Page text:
From what I’ve read, Adeline was lovely young woman. Since childhood she knew she wanted to be a doctor. The second of four sisters she had matched to a training program in Houston in 2019. She was a delightful caring person.
According to her sister whom she lived with, she always went to work with a smile on her face even if she had a 12- to 16-hour work shift ahead of her. She volunteered and served on three medical missions to Haiti before completing medical school. She played lacrosse. She was a good sister, daughter, and friend.
She was one of over 1,100 healthcare workers who died from COVID-19 in the United States.
Adeline became symptomatic in the first week of July. She was hospitalized on July 14. In early August she was placed on an ECMO (extracorporeal membrane oxygenation) machine. This is similar to a heart-lung machine which pumps blood out of the body where it is then oxygenated allowing the heart and lungs to rest. In her case her lungs were not adequately functioning to get oxygen to her body.
She fought courageously for two months. Much longer than most people last but eventually effects of COVID-19 and complications of the ECMO overtook her and she died. She was unable to say goodbye.
I repeat, she was 28 years old. I repeat, over 1,100 healthcare workers have died from COVID-19 in the United States.
“I’m mad as hell and I’m not going to take this anymore.” Actually, I haven’t really taken it well so far.
People who claim COVID-19 is a fraud, a conspiracy, not really dangerous, and refuse to protect themselves or their families, other people, and me: Please have the integrity to be consistent and not ask for care when you and yours get sick.
Get to the back of the line when vaccines are being given out, (but ultimately get the vaccine to protect
the rest of us).
Taking care of you puts all healthcare workers and first responders at risk.
Now that you realize it is real, just crawl into bed, isolate yourself and your family, avoid direct contact with anyone not fully protected, cross your fingers, and pray.
Healthcare workers are already burned out, just like pretty much everybody else but even more so. They really don’t want to take care of people who had no respect for them.
To all the clowns at SUNY Oneonta who flagrantly defied social distancing and mask rules, you need to carefully read about the life and death of Adeline Fagan. Shame on you. Adeline was your contemporary.
For those still able to read about her, you are very lucky not to have contracted COVID-19 or if positive, get sick or die from it.
To those of you who assumed that students would behave responsibly and let that be your plan, shame on you.
To those so inclined, please join me in contributing to the GoFundMe page set up by Adeline’s sister. The money collected will help to pay their expenses that have accrued, loss of income of her family over the past three months, and funeral expenses.
Go to gofundme.com, hit search (the magnifying glass), and enter Adeline Fagan’s name.
By LIBBY CUDMORE• Special to www.AllOTSEGO.com
COOPERSTOWN – One summer, while visiting Cooperstown, Supreme Court Justice Ruth Bader
Ginsberg had a request for her friend, Kay Pierro.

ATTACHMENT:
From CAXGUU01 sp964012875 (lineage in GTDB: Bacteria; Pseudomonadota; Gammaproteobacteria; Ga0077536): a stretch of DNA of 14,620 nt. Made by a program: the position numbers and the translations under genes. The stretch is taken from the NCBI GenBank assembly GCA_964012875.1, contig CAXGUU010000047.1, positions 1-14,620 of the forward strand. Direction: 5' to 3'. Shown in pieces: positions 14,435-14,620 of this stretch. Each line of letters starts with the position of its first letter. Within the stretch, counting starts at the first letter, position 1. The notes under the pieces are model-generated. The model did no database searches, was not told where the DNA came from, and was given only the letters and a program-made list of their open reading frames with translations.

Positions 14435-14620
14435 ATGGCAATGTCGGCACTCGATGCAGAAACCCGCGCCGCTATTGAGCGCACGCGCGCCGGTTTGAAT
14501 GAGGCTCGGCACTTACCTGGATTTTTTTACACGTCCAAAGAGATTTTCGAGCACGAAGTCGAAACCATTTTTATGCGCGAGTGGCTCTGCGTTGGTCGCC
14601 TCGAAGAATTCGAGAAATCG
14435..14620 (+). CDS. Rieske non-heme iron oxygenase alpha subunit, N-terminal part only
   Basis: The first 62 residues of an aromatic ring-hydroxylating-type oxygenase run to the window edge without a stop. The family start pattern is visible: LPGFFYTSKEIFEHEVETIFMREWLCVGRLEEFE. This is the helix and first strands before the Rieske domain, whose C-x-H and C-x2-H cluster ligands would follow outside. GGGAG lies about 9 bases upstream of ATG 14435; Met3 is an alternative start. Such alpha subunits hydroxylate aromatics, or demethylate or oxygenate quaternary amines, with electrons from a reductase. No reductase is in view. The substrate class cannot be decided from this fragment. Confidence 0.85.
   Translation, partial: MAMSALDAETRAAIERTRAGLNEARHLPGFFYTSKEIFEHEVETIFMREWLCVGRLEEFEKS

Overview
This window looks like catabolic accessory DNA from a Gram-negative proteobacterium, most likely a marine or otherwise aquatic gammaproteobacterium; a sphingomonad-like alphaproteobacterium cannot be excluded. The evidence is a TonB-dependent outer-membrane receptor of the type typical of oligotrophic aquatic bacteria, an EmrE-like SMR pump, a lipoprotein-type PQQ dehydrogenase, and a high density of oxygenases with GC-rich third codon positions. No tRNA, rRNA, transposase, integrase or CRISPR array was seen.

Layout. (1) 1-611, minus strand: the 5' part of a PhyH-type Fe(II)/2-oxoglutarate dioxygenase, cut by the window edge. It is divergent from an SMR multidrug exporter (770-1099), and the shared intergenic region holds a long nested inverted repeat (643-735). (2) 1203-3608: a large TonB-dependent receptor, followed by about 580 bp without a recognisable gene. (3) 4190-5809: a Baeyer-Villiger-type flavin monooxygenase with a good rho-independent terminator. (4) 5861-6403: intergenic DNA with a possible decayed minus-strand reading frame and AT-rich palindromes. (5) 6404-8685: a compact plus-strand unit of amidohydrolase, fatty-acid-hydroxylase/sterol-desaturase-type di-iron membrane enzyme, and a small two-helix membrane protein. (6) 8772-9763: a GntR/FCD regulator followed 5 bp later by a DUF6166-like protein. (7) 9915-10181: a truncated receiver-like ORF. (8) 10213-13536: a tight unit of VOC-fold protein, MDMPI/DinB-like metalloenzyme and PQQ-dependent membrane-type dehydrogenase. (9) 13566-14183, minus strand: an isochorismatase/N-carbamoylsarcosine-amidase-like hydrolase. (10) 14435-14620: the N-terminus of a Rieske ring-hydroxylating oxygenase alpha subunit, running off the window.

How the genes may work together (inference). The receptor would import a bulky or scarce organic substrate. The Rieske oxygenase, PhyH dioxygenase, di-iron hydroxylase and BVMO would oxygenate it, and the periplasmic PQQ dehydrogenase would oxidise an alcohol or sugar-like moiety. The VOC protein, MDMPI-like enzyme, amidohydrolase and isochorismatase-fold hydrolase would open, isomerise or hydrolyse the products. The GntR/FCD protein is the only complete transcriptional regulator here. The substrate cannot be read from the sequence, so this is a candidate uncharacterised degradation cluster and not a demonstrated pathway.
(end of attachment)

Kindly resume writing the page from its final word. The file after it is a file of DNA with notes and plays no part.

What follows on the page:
“She wanted to go waterskiing!” Pierro said.
“So I asked around for a friend who had a boat to take her on, but (federal marshals) needed to follow in a second boat, so I had to ask around for another.
“She tried so hard to get up, but the skis we had were too long for her.”
Ginsburg, 87, who has starred in an “Opera & Law” presentation every summer since 2013 (except this one) at the Glimmerglass Festival, died Friday, Sept 18, from pancreatic cancer.
Pierro first met Ginsburg when Jane Forbes Clark hired her to cook for the justice and her husband, Marty, who were staying in Miss Clark’s guest house for the weekend in 2004.
“My husband always called it ‘the improbable friendship,’” Pierro said. “She was a Supreme Court justice and I was just a cook, but she was the kindest, warmest, most gentle person I have ever known.”
They stayed in contact for years, and Ginsburg frequently invited her to events, including to the Supreme Court itself and to the unveiling of her portrait at the New England School of Law in Boston. “My son graduated from there, and when she found out, she invited us both to the ceremony,” said Pierro. “She would bring me gifts back from Europe, and we would write to each other.”
Glimmerglass’ music & general director, Francesca Zambello, had struck up a friendship with Ginsburg after she directed Beethoven’s “Fidelio” at the National Opera House in 2003.
“She wrote me a letter and said it was her favorite production of ‘Fidelio’ that she had ever seen,” Zambello said.
“I saw her at the Washington National Opera right before the pandemic,” she continued. “And she had her tickets reserved for this year’s Glimmerglass Festival. We’re all mourning her passing.”
When Zambello became head of the Festival in 2010, she invited Ginsburg and her family to attend the shows. “She had visited when Paul Kellogg was director, but we began talking about doing a program about opera and the law, since so many of them involve contracts and wrong-doing,” she said.
“And I thought, how wonderful it would be if I could engage her in our love of opera together in a way the public could appreciate.”
The program started in 2013 and was a sell-out every summer. “It was one of our most successful programs,” she said.